Amber Valley

Coordinates: 53°00′N 1°24′W / 53.00°N 1.40°W / 53.00; -1.40
From Wikipedia, the free encyclopedia

Borough of Amber Valley
Ripley, the administrative centre of Amber Valley and the second largest settlement in the borough
Ripley, the administrative centre of Amber Valley and the second largest settlement in the borough
Shown within Derbyshire
Shown within Derbyshire
Sovereign stateUnited Kingdom
Constituent countryEngland
RegionEast Midlands
Ceremonial countyDerbyshire
Admin. HQRipley
Government
 • TypeAmber Valley Borough Council
 • Leadership:Leader & Cabinet
 • MPs:Nigel Mills,
Pauline Latham,
Sarah Dines
Area
 • Total102.5 sq mi (265.4 km2)
 • Rank132nd
Population
 (2021)
 • Total126,489
 • RankRanked 185th
 • Density1,200/sq mi (480/km2)
Time zoneUTC+0 (Greenwich Mean Time)
 • Summer (DST)UTC+1 (British Summer Time)
Postcode
ONS code17UB (ONS) E07000032 (GSS)
Ethnicity97.8% White
0.9% S.Asian[1]

Amber Valley is a local government district with borough status in the east of Derbyshire, England, taking its name from the River Amber. Its council is based in Ripley. The district covers a semi-rural area lying to the north of the city of Derby. The district contains four main towns whose economy was based on coal mining and remains to some extent influenced by engineering, distribution and manufacturing, holding for instance the headquarters and production site of Thorntons confectionery.

The seat in the House of Commons of Amber Valley is of smaller scope.

The village of Crich and other parts of the district were the setting for ITV drama series Peak Practice.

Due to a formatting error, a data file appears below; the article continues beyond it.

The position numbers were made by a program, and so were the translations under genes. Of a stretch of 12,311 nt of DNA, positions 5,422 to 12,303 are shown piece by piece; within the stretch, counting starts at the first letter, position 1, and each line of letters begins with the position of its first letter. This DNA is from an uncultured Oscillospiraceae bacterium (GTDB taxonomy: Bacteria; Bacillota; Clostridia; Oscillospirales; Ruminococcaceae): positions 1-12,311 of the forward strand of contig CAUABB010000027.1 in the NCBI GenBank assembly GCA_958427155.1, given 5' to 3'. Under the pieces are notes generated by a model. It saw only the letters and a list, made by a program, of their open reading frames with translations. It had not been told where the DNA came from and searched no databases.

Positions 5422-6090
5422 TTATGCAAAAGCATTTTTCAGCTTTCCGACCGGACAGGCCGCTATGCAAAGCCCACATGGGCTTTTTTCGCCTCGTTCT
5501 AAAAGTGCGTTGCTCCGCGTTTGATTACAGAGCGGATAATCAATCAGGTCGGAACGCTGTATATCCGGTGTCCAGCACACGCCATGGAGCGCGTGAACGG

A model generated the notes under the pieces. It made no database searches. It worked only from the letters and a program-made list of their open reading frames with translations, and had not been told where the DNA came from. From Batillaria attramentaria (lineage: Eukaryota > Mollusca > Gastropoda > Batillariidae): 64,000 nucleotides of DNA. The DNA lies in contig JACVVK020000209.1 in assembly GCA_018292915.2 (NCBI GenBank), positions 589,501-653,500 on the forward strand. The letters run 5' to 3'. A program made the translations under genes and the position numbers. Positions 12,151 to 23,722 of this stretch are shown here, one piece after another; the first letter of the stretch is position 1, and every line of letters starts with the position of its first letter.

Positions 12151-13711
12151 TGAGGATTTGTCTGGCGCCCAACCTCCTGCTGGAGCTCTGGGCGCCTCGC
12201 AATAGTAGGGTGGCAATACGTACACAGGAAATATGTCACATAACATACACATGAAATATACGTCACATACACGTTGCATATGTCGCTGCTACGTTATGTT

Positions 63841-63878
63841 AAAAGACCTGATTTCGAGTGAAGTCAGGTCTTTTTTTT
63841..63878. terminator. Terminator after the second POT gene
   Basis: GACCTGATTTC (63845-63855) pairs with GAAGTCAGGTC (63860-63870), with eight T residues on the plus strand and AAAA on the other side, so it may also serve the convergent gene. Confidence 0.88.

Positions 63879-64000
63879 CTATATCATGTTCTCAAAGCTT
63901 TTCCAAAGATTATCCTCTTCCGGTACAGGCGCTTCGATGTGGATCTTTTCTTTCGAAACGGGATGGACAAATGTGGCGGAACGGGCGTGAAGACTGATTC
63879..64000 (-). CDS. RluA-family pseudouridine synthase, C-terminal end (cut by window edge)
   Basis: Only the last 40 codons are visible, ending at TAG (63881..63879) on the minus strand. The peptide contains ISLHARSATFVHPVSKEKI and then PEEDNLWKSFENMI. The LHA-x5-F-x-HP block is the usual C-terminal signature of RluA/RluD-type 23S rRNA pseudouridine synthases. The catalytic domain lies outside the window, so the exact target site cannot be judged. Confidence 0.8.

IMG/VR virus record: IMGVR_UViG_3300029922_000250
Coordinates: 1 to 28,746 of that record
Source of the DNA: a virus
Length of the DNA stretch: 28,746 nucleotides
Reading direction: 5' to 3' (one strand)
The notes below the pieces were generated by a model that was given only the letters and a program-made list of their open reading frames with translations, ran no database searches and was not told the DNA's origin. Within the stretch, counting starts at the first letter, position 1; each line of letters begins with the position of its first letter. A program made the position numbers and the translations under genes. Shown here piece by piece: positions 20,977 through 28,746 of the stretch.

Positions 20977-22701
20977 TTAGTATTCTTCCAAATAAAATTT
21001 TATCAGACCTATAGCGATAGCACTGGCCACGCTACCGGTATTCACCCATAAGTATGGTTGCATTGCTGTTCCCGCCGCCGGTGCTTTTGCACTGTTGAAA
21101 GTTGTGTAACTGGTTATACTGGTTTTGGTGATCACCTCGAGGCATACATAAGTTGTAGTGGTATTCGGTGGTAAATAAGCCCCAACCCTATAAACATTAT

History[edit]

The district was formed on 1 April 1974 under the Local Government Act 1972 as one of nine districts within Derbyshire. The new district covered the area of five former districts, which were all abolished at the same time:[2]

The new district was named Amber Valley, after the River Amber.[3] Amber Valley was granted borough status in 1989, allowing the chair of the council to take the title of mayor.[4]

Governance[edit]

Amber Valley Borough Council
Logo
Type
Type
Leadership
Tony Holmes,
Labour
since 24 May 2023
Chris Emmas-Williams,
Labour
since 24 May 2023
Sylvia Delahay
Simon Gladwin
Structure
Seats42
Political groups
Administration (26)
  Labour (26)
Opposition (16)
  Conservative (7)
  Green (6)
  Belper Independents (2)
  Liberal Democrats (1)
Elections
Last election
4 May 2023
Next election
2027
Meeting place
Town Hall, Market Place, Ripley, DE5 3BT
Website
www.ambervalley.gov.uk

Amber Valley Borough Council provides district-level services. County-level services are provided by Derbyshire County Council. Most of the district is also covered by civil parishes, which form a third tier of local government.[5]

The council does not have a single chief executive position, having abolished the post in 2012. Instead it has two "executive directors". The statutorily-required position of head of paid service (which is usually held by a council's chief executive) alternates each year between Amber Valley's two executive directors.[6][7]

Political control[edit]

Labour won a majority on the council at the 2023 election, taking control from the Conservatives.[8]

The first election to the council was held in 1973, initially operating as a shadow authority alongside the outgoing authorities until the new arrangements came into effect on 1 April 1974. Political control of the council since 1974 has been as follows:[9][10]

Party in control Years
Labour 1974–1976
No overall control 1976–1980
Labour 1980–1987
No overall control 1987–1988
Conservative 1988–1991
Labour 1991–2000
Conservative 2000–2014
Labour 2014–2015
Conservative 2015–2019
Labour 2019–2021
Conservative 2021–2023
Labour 2023–present

Leadership[edit]

The role of mayor is largely ceremonial in Amber Valley. Political leadership is instead provided by the leader of the council. The leaders since 2003 have been:[11]

Councillor Party From To
Alan Cox Conservative pre-2003 17 Dec 2007
Stuart Bradford Conservative 17 Dec 2007 11 Jun 2014